“I said I don't rightly remember what happened.”

“Very well, Mr. Dursley. Thank you. Your witness, Mr. Finkle.”

“Madam Inquisitor, the prosecution is through questioning this witness for now, but would like to reserve the right to recall said witness.”

“Right to recall the witness is hereby granted,” said Umbridge. “It is now the defense's turn to question this witness.”

Severus Snape stood up regally out of his seat and swept into the centre of the room. He quite enjoyed the look of terror he evoked upon Dudley Dursley's face. Dudley kept looking at Mr. Finkle as if pleading for him to do something.

“Greetings, Mr. Dursley,” said Snape. Best to start subtle and then go for the kill.

“I ask for you to tell the court again, in your own words, what happened the evening of 30th June this year.”

Dudley gulped. “Again?” He looked to Finkle who nodded.

“Okay. When we went to get Harry at Kings Cross, he was sullen. He had his hands jammed in his pockets and hardly said a word to us. After we got him from inside the train station, we all walked out to the car. Me, Mum, and Dad all got inside while Harry put his stuff in the boot. When he got in the car and shut the door, green lightning flashed around the outside of the car. Kind of like a strobe light.” Dudley paused.

“Go on,” said Snape.

“Then Dad yelled at Harry and asked him what he meant by doing magic. Harry yelled straight back at him and told him he had more important things to deal with us than us. Then he told Dad he could bugger off."

“Hmm,” said Snape contemplatively. “And did Harry Potter ever tell you why he was in such a terrible mood?”

“Well, er, no. He didn't.”

“He had lost his godfather in a tragic accident the week before. Mr. Dursley, wouldn't you agree that losing one's godfather is cause enough for a bad mood?”

“I...” Dudley faded off. “I suppose so. But that still doesn't excuse what he did.”

“You also say that he tried to kill you and your parents. Why, pray tell, would he do such a thing when he was in the car with you?”

“Er, uh, I don't know why he does what he does!”

“Are you suggesting he was homicidal or suicidal? Think carefully before answering, Mr. Dursley. Both are very different states of mind.”

“I suppose I'm saying he was homicidal,” Dudley answered quietly.

“I repeat: then why would Mr. Potter attempt to kill you, his only living family, whilst he was in the vehicle with you? Especially in a car wreck which caused him the sort of injuries it did?”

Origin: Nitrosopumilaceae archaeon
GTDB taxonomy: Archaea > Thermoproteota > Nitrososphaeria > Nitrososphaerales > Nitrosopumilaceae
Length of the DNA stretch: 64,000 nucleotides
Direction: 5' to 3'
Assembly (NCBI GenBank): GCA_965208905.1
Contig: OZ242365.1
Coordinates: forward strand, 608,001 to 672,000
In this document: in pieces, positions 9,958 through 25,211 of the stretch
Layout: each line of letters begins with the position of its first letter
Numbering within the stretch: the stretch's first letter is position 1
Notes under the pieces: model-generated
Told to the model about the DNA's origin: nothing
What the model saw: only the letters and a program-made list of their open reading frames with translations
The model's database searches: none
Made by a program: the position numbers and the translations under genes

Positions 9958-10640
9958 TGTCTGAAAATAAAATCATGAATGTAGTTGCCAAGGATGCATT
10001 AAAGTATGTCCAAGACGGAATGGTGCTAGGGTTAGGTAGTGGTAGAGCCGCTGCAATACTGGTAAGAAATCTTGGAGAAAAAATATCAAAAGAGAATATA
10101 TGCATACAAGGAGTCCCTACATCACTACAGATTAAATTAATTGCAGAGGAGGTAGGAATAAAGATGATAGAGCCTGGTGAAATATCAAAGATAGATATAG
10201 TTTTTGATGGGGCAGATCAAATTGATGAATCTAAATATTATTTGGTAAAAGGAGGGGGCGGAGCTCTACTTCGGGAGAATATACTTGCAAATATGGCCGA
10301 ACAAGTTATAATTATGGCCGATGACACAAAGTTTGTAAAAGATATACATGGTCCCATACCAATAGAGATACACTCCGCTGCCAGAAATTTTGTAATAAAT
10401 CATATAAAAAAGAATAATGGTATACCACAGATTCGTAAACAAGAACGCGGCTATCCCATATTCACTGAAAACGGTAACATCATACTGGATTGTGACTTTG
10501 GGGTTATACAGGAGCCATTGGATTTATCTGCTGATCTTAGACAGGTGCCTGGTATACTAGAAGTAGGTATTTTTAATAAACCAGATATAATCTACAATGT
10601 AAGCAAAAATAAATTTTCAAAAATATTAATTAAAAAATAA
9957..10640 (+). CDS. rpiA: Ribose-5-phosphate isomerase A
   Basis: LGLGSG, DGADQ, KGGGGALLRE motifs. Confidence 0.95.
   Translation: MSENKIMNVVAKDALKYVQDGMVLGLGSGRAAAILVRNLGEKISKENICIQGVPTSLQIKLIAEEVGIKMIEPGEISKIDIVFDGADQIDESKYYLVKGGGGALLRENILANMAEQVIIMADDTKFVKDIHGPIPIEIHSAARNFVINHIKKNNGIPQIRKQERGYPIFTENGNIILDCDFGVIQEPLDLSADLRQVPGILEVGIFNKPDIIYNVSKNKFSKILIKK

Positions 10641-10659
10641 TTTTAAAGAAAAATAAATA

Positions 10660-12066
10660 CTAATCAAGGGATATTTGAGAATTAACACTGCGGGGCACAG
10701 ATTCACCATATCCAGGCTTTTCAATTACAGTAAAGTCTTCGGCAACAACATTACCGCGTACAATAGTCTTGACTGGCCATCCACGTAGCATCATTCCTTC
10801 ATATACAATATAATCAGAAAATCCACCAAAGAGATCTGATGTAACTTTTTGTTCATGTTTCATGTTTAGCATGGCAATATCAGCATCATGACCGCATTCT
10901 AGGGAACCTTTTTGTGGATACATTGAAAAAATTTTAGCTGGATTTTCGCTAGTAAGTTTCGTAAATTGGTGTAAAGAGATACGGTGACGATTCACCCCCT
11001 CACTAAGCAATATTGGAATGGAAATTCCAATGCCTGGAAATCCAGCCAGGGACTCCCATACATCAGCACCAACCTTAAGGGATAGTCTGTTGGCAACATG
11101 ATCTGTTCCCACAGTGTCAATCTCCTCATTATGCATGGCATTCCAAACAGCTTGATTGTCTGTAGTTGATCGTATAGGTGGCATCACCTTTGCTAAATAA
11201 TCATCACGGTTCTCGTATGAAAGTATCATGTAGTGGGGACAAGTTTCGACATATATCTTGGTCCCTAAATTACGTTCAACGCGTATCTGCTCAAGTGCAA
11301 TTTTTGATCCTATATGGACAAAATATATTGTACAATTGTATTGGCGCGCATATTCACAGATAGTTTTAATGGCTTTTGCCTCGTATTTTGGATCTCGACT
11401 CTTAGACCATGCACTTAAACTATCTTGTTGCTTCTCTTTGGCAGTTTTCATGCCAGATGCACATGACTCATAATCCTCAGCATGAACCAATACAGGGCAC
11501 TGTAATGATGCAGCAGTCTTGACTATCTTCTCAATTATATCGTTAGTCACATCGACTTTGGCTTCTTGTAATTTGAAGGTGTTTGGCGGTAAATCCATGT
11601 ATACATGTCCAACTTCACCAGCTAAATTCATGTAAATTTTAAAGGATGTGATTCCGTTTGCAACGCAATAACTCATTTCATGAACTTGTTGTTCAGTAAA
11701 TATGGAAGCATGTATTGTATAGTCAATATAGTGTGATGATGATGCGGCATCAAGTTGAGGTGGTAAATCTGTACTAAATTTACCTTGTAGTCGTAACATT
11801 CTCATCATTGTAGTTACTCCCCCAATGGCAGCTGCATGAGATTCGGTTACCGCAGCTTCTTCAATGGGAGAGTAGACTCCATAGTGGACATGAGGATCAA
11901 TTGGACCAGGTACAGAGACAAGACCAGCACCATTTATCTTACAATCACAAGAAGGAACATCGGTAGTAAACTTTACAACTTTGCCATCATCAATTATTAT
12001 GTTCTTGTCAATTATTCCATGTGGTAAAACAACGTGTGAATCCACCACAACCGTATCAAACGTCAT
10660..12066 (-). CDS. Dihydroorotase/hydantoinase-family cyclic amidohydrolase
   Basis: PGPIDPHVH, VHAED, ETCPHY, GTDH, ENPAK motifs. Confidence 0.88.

Dudley paused for so long, it was as if he was going to refuse to answer.

“Hem hem,” said Inquisitor Umbridge, “you must answer the question, Mr. Dursley.”

“I don't know why he'd try and kill us. I just know he doesn't like us.”

“Are you aware, also, Mr. Dursley, that your cousin nearly died in this car crash? That it was only by swift medical intervention that he, himself, is still alive? Does this sound like the story of a cold-blooded killer to you?”

“No. It doesn't,” muttered Dudley. “But as I said, he doesn't like us.”

“And why doesn't Mr. Potter like you and your family, Mr. Dursley? Could it possibly be since you force him to live like a Muggle when he is with you? Could it possibly be because you and your parents have verbally assaulted him for being who he is? That you've physically assaulted him on numerous occasions in his youth, all because his exhibited magical tendencies? Tendencies which amongst our kind are not only natural but expected?

“He tried to kill my mum and dad!” shouted Dudley, clearly upset with Snape's badgering. “So I got him back! I hit him as hard as I could during the crash when the car was rolling!”

His voice rang out loud and clear in the courtroom. Everybody was staring at him in shock.

“So then, Mr. Dursley, what you are now saying is that you tried to kill your own cousin?”

“N-N-No, I--”

“Madam Inquisitor!” at last Finkle stood up out of his seat, “I demand that question be recanted and stricken from the record!”